Hello and Goodbye
"It's really hard to make new friends, but it is even harder to say goodbye." - Aaron Mendenhall, Age 4
Two thousand miles from home, we stepped on a tour bus knowing almost no one. As we found a seat we noticed that almost everyone already seated was a generation older than us. Since this was the first time we had ever been a part of a tour group we didn't exactly know what to expect. Internally, I thought this could be a long couple of days, trapped in planned activities on a bus with people we didn't know.
We had a tour guide, as most all tours do. She meant well and tried hard, but made a few blunders, and had an interesting way of turning a phrase. Soon these phrases were leading to some soft mimicking among the group, which led to laughter, which led to people turning and getting to know those around them a bit more. Don't get me wrong, this was a generally friendly group, and people had said hello and done some initial introducing at the beginning of the day, but the laughter started to really break the ice, at least for Lori and I.
As the first day wore on, we started to "hang out" with two couples. Since the tour group was large, and we weren't assigned specific buses, the next morning I wondered if the whole first morning scenario would play out again. Those thoughts were quickly forgotten when our new buddies searched us out and wanted to make sure we all got on the same bus.
We spent as much time as we could with Bob and Barb, Kurt and Beth during the rest of our trip. We ate together New Year's Eve. We led the singing of our college fight song in the restaurant. (Did I mention this tour was to the Rose Bowl game?) Generally, we had a great time! In fact, if I were to bet, at least one of those couples will join us on a trip to a future Bowl game.
Recently, my sister was telling me of her experience during Homecoming weekend at her alma mater. She and her husband met while in school, and for this, their 15th Homecoming, they went back and found many of their closest friends there as well. Her children got to know the children of her friends, which led my four-year-old nephew to make the observation that leads this essay.
Making New Friends
We have all been in new situations, wondering if we would or could make friends. It is a natural reaction to wonder about this. Some who read this and know me well will think, "Kevin is such an extrovert, this doesn't sound like something that would bother him." To those wondering that - surprise, surprise. Most of you know what I am talking about. It doesn't matter what our personality type is, building connections with new people in new situations takes some time, some risk, some luck and I believe, most importantly, some decisions.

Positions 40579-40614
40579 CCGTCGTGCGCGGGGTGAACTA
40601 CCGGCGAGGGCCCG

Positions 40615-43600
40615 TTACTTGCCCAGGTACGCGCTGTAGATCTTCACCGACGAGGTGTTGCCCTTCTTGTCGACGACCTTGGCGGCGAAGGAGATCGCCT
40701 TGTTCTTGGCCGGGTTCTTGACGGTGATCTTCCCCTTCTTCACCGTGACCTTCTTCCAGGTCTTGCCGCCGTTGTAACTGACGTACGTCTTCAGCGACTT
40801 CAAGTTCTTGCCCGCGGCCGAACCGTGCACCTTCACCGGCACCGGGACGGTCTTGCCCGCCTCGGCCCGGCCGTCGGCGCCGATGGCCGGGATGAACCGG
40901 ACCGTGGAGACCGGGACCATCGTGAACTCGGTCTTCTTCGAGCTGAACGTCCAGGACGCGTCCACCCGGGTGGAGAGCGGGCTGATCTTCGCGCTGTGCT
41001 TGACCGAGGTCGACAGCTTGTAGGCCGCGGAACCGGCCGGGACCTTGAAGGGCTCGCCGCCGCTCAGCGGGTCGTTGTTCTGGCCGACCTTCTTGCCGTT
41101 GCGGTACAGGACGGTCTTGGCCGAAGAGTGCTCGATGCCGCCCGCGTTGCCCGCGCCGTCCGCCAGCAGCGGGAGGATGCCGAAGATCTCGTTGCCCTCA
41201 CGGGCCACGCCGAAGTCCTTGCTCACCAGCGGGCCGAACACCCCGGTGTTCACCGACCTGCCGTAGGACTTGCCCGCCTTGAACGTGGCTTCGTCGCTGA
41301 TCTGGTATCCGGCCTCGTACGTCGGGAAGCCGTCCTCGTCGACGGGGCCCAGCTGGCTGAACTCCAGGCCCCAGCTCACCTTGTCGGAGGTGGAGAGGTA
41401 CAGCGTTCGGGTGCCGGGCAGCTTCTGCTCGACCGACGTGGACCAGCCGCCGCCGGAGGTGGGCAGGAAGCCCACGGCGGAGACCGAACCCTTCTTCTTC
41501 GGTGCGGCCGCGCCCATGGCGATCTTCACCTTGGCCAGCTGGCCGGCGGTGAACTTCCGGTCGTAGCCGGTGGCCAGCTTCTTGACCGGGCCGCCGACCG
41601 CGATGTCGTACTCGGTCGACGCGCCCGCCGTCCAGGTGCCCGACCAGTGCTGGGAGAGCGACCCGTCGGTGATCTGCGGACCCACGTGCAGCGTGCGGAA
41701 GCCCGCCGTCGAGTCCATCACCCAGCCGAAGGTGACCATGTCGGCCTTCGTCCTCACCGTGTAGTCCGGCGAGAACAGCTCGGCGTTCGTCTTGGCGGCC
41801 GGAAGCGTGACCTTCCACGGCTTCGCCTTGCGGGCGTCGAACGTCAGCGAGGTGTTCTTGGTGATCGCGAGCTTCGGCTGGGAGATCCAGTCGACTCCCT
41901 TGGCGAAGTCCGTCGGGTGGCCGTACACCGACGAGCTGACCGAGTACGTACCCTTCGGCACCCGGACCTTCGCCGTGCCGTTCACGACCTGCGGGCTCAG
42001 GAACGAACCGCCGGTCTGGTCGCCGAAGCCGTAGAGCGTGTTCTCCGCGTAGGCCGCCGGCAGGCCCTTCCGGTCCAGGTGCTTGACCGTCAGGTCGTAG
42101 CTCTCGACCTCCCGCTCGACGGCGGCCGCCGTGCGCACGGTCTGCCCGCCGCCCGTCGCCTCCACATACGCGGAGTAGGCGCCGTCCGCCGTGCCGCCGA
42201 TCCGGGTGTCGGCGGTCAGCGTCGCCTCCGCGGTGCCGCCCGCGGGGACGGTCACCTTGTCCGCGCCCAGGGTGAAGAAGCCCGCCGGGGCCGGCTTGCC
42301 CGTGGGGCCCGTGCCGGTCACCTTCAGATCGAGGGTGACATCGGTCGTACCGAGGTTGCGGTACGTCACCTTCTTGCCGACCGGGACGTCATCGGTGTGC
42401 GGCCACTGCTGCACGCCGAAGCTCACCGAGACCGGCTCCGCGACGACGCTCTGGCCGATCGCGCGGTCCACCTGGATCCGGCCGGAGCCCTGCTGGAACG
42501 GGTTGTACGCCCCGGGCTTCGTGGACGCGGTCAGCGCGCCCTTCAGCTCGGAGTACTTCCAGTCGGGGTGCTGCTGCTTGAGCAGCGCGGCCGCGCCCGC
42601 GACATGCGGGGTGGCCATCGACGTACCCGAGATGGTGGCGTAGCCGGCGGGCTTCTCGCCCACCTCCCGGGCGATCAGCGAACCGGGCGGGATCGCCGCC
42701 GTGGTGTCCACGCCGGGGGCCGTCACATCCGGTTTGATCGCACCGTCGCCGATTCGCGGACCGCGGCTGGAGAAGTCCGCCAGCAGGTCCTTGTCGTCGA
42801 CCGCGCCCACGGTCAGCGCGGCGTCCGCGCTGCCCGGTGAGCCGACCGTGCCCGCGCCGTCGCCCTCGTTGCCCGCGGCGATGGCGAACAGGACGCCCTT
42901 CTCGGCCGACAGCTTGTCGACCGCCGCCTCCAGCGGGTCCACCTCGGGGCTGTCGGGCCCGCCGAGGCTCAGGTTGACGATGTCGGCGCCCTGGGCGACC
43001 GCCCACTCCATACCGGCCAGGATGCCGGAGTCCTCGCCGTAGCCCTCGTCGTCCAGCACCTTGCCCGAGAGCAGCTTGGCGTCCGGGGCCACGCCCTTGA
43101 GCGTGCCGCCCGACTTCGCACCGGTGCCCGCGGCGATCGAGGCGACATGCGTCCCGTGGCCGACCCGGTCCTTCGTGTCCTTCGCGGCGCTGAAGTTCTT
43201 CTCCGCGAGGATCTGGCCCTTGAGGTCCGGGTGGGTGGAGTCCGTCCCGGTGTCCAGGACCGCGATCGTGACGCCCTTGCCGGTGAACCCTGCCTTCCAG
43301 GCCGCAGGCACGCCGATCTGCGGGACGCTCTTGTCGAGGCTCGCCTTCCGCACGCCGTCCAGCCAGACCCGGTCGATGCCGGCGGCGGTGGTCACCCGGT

Deciding to be Friendly
You've been there before, there is a group of people and you don't know anyone. It might be a professional setting or a social one, it doesn't matter, these situations can be uncomfortable. The biggest key to making new friends, or at least making enough connection to have a conversation, is to focus on the other person. Decide to be friendly. Smile. Compliment. Get them a napkin. Say hello. Listen to their name. Use their name. All of these actions show that our focus is on them. When we start focusing on others and their needs, something magical happens: we stop worrying about ourselves and our discomfort, or insecurities, or whatever barriers we were experiencing.
Our outward focus shows. People like to be noticed. They like to be called by name. They like to be smiled at. Your friendliness helps them lose their discomfort in the situation as well. It is a very powerful truth.
My nephew said it is hard to make new friends. Though I agree with the concept, I'm not completely sure I agree with his word choice - but hey, he's only four! It may not be hard, but it does take effort. Make a decision to be friendly, and your apprehension will drop. Make the decision to be friendly and friends will appear. Make the decision to be friendly, and yes, you will have to say goodbye, but the time between hello and goodbye will make the effort worthwhile.
Hard work is a virtue, and usually pays us big benefits. The "work" of making new friends, as Aaron calls it, follows this truth. It is worth the effort to make the connection. It benefits everyone. The benefits make even the difficulty in saying goodbye worth it.